“RIP Brian” reads the chalkboard as we are led into Custody, the Ovalhouse stage has become the site of a memorial, surrounded by flowers, candles and mementos of remembrance. The silhouette of a head hangs above the cast, who wander aimlessly amongst the tributes. And so, begins a play, created by Urbain Hayo, written by Tom Wainwright and directed by Gbemisola Ikumelo, that is deeply dark and disturbing, but pure storytelling at its best.
Brian is the apple of his mother’s eye; a success, he runs his own business, has money and a flash car. He is also black. So when he is pulled over by the police and the white officers enact terrible brutality, Brian becomes the latest young black man to die in custody.
The cloth that forms the silhouette is soon ripped away to reveal a deeper stage, just as the storyline takes on a great deal more depth. In a relatively short space of time, a huge amount of storytelling is packed in, as the family comes to terms with what’s happened; trying to carry on as normal. Then comes the long fight for justice which becomes too exhausting for all of them, but is so compelling to watch.
Karlina Grace-Paseda, playing Mother, etches out the agony in her face. Her eyes twitching almost uncontrollably as she is told of her sons demise. Kiké Brimah, as Sister, is the militant of the family determined to fight for what is right, while Sacharissa Claxton is the Lover, who knew Brian better than anyone but feels excluded from the family circle. Creator, Urbain Hayo a.k.a Urban Wolf, plays Brother, the younger sibling who was never quite as good as Brian was, yet it is he who manages, somehow, to hold the family together.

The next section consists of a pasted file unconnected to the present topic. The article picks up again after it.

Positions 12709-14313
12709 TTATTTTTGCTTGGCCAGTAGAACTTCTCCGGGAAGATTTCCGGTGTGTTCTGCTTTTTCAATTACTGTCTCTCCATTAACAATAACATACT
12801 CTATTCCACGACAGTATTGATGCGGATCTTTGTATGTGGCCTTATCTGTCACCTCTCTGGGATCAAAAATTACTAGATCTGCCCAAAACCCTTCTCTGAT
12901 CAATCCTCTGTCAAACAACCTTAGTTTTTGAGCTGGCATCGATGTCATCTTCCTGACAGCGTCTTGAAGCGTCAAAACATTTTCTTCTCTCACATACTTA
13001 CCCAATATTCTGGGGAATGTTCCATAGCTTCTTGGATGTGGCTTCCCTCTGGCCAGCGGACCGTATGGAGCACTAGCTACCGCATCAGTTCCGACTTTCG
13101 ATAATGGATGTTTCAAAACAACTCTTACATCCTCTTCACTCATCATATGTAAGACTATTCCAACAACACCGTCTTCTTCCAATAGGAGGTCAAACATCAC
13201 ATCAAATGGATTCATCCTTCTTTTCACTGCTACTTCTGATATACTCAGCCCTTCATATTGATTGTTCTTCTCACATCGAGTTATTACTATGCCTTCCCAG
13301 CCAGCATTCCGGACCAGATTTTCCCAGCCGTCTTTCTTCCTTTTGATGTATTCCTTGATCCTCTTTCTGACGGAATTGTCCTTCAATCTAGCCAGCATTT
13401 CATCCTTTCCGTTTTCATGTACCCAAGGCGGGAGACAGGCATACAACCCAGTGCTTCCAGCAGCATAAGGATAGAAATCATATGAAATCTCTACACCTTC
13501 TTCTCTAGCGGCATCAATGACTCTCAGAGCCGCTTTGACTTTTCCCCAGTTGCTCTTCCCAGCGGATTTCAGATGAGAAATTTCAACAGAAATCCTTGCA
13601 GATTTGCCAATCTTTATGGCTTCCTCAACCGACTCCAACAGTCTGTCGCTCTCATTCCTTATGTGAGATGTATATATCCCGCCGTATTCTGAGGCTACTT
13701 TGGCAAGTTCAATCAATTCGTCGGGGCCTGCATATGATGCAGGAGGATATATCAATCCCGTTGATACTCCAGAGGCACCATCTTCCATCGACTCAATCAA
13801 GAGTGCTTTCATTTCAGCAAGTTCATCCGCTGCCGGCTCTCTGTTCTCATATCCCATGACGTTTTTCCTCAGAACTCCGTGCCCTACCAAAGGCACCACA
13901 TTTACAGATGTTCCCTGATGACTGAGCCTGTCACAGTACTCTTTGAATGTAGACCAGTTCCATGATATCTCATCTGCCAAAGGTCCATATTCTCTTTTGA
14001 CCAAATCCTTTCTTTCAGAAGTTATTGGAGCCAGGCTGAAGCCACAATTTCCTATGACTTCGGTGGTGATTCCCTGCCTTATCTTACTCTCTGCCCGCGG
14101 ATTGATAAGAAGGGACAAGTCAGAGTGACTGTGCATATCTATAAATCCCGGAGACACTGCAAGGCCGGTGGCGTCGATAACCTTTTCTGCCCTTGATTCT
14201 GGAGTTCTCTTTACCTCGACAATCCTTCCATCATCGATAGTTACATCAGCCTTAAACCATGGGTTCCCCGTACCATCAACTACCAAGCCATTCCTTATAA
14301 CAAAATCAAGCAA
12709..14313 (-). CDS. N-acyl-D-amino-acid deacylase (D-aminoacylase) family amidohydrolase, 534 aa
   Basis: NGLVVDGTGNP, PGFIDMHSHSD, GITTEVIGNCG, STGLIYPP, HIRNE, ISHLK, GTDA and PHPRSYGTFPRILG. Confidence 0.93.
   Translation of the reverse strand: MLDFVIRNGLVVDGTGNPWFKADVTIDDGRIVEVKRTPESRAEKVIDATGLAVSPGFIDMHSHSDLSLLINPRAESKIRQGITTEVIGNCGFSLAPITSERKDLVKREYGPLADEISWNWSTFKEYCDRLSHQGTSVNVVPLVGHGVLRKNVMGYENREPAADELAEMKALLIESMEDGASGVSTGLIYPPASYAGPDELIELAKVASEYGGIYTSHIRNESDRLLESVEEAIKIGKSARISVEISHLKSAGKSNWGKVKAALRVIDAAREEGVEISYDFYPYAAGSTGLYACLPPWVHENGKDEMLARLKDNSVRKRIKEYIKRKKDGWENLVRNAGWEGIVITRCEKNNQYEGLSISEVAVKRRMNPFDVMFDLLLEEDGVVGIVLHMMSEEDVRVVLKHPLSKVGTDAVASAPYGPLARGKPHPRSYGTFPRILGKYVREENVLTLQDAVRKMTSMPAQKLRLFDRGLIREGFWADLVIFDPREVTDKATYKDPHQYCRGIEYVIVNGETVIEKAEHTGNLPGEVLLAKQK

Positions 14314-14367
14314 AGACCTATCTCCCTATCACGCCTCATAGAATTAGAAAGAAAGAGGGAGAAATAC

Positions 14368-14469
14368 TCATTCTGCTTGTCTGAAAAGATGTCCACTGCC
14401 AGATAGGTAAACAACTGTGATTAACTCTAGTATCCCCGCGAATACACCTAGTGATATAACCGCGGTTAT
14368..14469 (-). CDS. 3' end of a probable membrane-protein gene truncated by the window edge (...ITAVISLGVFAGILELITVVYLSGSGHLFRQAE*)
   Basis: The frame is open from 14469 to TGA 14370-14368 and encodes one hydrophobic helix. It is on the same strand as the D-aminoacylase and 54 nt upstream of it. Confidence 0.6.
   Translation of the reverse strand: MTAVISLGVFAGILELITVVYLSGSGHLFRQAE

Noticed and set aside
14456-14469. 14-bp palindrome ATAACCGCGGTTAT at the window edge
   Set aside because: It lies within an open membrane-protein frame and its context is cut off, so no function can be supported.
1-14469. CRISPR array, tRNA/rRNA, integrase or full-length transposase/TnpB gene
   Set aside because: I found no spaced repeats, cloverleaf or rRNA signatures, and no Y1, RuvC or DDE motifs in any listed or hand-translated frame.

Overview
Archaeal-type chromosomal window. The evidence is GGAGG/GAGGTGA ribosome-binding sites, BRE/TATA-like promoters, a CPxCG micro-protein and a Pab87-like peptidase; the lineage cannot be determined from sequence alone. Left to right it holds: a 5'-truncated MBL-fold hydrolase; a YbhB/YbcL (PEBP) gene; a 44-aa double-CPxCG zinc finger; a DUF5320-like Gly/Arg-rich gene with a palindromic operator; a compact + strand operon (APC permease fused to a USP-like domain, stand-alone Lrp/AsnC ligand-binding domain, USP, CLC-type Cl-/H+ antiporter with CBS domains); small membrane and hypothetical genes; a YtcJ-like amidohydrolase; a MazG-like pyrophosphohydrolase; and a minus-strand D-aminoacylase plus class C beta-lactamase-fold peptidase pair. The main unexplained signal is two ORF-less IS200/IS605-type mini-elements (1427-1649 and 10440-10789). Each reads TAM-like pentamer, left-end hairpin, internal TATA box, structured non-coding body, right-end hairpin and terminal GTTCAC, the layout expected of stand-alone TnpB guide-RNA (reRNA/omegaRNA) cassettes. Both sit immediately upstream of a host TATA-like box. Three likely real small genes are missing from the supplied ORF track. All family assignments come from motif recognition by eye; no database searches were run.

That sense of family bonds comes across strongly, it makes this heartrending story relatable and endearing, it tackles head on the fact that sometimes we find laughter in our grief and doesn’t shy away from real emotion. Custody has been beautifully staged, with an inventive set that moves and dances around the cast. There are elements of dance, or movement at least, for the cast too, who work in wonderful symmetry with each other. In flashbacks, Brian is depicted by his family members, so it is particularly poignant when it is Sister who portrays him during the arrest. You’ll see the cast members are always carrying a bag of some sort, they are literally carrying around their loss and grief, another of the ways imagery is used to great effect.
Custody is not only a beautiful example of storytelling, it is a wonderful example of a play that challenges us to see things from another point of view, without coming across as sanctimonious. Instead it uses situations, scenarios and imagery that we can all relate to, and makes us truly think about the society we live in.